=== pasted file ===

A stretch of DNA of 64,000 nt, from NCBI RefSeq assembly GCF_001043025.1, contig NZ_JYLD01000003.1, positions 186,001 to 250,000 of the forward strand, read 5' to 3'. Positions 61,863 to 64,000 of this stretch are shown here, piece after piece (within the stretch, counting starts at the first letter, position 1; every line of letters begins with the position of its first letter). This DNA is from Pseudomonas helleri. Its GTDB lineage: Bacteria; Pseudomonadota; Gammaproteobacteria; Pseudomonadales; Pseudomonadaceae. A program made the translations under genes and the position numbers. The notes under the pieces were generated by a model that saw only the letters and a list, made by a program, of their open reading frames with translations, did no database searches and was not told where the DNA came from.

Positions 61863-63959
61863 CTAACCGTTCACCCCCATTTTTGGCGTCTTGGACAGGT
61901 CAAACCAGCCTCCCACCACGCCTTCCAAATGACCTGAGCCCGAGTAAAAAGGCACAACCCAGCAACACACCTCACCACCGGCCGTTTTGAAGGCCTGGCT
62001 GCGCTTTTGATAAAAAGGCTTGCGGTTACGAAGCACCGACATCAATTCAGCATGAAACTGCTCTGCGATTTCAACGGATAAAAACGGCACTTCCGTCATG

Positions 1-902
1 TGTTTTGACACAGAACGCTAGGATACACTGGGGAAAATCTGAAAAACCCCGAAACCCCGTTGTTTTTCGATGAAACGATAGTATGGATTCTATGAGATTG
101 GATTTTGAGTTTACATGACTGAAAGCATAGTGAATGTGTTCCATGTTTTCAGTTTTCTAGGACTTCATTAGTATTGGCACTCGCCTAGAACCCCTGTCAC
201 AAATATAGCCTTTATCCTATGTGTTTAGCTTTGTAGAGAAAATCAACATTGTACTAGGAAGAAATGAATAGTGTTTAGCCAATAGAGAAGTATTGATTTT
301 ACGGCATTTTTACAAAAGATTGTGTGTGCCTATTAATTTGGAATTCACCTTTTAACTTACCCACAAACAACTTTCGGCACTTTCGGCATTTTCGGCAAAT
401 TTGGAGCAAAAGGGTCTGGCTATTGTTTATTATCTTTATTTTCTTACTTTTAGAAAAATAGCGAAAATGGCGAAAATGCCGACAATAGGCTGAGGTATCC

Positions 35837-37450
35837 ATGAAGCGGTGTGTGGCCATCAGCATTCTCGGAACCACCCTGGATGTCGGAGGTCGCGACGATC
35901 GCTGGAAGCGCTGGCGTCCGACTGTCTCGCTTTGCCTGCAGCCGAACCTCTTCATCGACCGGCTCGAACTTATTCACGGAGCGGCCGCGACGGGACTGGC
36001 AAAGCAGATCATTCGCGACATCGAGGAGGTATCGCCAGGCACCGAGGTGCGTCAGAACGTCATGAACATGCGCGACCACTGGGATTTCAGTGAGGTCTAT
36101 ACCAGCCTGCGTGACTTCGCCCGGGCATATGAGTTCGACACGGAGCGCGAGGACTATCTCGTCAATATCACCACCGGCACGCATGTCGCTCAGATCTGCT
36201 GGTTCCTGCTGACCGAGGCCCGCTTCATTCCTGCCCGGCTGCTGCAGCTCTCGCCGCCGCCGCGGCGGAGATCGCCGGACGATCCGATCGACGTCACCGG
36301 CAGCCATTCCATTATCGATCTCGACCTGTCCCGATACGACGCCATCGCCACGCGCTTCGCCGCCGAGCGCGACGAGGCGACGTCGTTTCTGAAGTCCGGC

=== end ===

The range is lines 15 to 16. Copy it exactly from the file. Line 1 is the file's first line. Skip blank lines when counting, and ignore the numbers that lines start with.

36001 AAAGCAGATCATTCGCGACATCGAGGAGGTATCGCCAGGCACCGAGGTGCGTCAGAACGTCATGAACATGCGCGACCACTGGGATTTCAGTGAGGTCTAT
36101 ACCAGCCTGCGTGACTTCGCCCGGGCATATGAGTTCGACACGGAGCGCGAGGACTATCTCGTCAATATCACCACCGGCACGCATGTCGCTCAGATCTGCT